Signees of Paris pact urged to take real measures
Developed countries asked to maintain commitments to fight climate change
China on Tuesday called for countries who signed the Paris Agreement on Climate Change to build political trust and take real measures to implement relevant agreements.
“This is our hope,” Xie Zhenhua, China’s special representative on climate change, told a news conference ahead of the newround of global climate change talks in the Moroccan city of Marrakech, scheduled for Nov 7 to 18.
Xie said participants in the Paris meeting late last year had played a constructive role in pushing the global initiative as they sought cooperation in the negotiations. “We hope such a tone continues at the Marrakech talks.”
He said concerned countries must meet their promises to lay a solid foundation for future talks. For example, developed countries should maintain their commitment to jointly provide $100 billion a year by 2020 for programs to help developing countries gain capital, technology and capacities to cut emissions, Xie said. “The sum should continue to increase after 2020.”
If developed countries are not capable of providing the promised funding, they should give a clear timetable and road map on aiding developing countries’ efforts to fight climate change, Xie said. “Some developed countries, such as the UK and Australia, have expressed their confidence in meeting and even exceeding the $100 billion assistance target.”
“The global financial crisis eight years ago and the ensuing economic downturn have put financial pressures on the developed world and some developed na t ion s might find it difficult to earmark such large sums of money for helping the emission-cutting initiatives of developing countries,” said Liang Haiming, chief economist of China Silk Road iValley Research Institute, a Beijing-based think tank. “They might prioritize domestic economic growth instead of the global reduction of emissions. China should play a leading role in pushing the global initiative.”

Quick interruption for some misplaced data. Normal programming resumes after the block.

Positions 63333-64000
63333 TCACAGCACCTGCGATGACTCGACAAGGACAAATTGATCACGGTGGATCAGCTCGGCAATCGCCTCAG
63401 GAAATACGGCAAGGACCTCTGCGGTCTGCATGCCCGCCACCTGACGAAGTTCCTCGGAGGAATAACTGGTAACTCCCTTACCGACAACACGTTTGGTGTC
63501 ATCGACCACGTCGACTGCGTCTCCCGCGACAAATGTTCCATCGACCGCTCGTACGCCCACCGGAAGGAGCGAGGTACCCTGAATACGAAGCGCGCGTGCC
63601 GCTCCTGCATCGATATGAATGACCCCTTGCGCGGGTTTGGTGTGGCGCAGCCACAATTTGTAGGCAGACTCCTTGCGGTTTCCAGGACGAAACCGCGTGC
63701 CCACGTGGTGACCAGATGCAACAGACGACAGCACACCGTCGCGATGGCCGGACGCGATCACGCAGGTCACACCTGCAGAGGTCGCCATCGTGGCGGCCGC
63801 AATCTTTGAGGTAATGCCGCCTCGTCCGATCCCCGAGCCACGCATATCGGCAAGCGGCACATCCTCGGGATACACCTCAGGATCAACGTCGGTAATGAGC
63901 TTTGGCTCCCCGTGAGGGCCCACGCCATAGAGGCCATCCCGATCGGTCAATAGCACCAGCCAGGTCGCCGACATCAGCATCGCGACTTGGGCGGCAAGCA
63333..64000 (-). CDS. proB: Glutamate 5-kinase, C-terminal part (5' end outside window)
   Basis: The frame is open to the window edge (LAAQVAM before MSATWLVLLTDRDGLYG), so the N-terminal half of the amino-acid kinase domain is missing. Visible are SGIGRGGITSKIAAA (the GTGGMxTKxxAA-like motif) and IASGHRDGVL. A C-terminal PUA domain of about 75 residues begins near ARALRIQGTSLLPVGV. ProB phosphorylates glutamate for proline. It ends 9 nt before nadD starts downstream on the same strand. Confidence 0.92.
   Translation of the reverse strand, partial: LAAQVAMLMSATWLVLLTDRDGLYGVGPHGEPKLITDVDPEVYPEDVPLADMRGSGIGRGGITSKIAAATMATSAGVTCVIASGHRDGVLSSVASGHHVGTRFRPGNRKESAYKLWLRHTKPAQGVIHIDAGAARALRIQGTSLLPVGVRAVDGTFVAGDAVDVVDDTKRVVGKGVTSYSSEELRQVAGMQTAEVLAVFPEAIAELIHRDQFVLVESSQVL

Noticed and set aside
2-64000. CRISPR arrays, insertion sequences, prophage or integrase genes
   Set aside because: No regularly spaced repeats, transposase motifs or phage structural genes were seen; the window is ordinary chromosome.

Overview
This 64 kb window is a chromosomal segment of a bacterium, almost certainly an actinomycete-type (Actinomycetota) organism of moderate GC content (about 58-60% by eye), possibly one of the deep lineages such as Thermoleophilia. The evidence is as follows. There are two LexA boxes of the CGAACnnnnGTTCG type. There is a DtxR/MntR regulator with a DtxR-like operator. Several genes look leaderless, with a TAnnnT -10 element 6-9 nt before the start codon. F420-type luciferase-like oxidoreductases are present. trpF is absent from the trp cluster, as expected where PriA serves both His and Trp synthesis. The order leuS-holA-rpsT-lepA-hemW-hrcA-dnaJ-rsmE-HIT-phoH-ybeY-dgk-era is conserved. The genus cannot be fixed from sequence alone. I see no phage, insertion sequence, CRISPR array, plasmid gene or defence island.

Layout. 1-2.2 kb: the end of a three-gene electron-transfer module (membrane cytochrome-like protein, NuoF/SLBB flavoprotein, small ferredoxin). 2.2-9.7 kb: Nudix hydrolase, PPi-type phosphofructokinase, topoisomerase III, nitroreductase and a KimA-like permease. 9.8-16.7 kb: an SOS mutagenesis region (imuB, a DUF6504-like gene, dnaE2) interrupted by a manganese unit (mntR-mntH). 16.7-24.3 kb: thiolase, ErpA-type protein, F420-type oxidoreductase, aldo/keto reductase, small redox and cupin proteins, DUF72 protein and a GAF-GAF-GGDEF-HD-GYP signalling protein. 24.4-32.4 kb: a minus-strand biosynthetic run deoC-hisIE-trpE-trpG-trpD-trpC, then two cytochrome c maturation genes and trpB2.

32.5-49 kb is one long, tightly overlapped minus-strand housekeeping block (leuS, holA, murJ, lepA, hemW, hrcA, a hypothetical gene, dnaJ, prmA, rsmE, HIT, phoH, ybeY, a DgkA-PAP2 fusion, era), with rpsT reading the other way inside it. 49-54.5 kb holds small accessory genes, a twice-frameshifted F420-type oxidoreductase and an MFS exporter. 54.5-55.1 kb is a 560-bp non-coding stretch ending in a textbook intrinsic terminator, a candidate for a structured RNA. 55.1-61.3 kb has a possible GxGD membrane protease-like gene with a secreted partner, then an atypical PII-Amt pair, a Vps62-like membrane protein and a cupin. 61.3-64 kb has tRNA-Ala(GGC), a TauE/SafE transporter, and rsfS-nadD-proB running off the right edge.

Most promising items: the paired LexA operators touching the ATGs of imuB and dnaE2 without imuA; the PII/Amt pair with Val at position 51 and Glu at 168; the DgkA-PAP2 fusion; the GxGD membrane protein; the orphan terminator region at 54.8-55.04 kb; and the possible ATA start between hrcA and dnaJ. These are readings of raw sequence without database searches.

The Paris Agreement, a global accord negotiated by more than 190 governments to fight climate change, will take effect on Friday.
China has made headway in meeting its emission and energy-use reduction targets, Xie said. Its energy use per unit of GDP, for example, dropped by 5.2 percent in the first three quarters compared with the whole of last year, already exceeding the whole-year target of 3.4 percent for this year, he added.
China also plans to launch a national carbon trading scheme next year, Xie said, adding that pilot programs of the scheme have already traded 120 million carbon allowances, with total transactions reaching 3.2 billion yuan ($472.7 million).
China will soon release its low-carbon development strategy for the upcoming years until 2050, Xie said.
Xie Zhenhua, China’s special representative on climate change